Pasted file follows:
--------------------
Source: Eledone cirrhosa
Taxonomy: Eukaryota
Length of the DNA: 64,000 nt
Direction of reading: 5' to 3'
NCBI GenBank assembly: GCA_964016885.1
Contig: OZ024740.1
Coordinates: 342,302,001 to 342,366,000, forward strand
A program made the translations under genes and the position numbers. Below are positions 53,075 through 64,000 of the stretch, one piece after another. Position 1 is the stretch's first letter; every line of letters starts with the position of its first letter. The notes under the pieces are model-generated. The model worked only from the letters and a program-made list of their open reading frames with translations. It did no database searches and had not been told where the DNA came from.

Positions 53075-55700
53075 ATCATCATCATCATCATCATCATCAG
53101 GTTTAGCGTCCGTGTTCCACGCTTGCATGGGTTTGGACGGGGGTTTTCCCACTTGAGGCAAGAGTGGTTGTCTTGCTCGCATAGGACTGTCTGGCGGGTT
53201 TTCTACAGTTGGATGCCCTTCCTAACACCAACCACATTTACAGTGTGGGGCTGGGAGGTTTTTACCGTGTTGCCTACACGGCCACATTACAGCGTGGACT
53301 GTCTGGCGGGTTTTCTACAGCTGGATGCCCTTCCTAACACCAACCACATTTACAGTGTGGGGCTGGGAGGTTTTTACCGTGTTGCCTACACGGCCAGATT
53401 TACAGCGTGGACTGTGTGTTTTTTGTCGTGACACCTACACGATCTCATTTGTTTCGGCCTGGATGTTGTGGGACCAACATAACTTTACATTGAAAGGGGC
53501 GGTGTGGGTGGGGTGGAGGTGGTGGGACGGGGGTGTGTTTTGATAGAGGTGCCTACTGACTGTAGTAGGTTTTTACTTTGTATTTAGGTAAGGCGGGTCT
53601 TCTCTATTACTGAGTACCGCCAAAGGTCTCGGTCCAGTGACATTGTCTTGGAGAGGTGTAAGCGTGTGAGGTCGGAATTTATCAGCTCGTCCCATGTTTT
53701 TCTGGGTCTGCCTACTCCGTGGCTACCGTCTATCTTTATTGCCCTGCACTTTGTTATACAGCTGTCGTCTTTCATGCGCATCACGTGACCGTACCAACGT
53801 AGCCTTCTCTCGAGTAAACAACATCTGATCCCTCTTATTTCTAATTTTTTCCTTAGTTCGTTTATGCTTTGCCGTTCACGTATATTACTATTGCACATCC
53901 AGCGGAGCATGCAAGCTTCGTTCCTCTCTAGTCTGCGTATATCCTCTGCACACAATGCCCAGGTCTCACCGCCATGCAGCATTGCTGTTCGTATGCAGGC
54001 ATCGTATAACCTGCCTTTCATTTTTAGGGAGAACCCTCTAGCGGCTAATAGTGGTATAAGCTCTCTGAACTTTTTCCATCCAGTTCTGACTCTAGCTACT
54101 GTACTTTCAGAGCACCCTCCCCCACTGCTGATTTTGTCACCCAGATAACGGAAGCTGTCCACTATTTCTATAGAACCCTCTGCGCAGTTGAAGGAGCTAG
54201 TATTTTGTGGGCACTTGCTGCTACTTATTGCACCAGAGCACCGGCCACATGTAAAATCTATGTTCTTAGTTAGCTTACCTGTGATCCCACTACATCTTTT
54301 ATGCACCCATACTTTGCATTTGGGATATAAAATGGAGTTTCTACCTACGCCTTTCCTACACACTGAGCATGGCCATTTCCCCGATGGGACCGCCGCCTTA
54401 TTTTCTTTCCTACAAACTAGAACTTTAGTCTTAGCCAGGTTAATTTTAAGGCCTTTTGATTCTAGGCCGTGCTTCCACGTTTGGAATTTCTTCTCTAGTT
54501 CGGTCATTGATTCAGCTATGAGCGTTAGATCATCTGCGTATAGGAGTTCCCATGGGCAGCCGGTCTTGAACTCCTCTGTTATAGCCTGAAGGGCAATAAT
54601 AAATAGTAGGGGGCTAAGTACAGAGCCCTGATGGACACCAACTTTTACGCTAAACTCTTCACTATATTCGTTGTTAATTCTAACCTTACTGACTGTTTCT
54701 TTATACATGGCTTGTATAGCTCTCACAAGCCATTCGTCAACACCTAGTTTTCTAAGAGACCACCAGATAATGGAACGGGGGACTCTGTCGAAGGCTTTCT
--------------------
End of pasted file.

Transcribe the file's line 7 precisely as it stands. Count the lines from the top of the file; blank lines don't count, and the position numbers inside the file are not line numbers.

Coordinates: 342,302,001 to 342,366,000, forward strand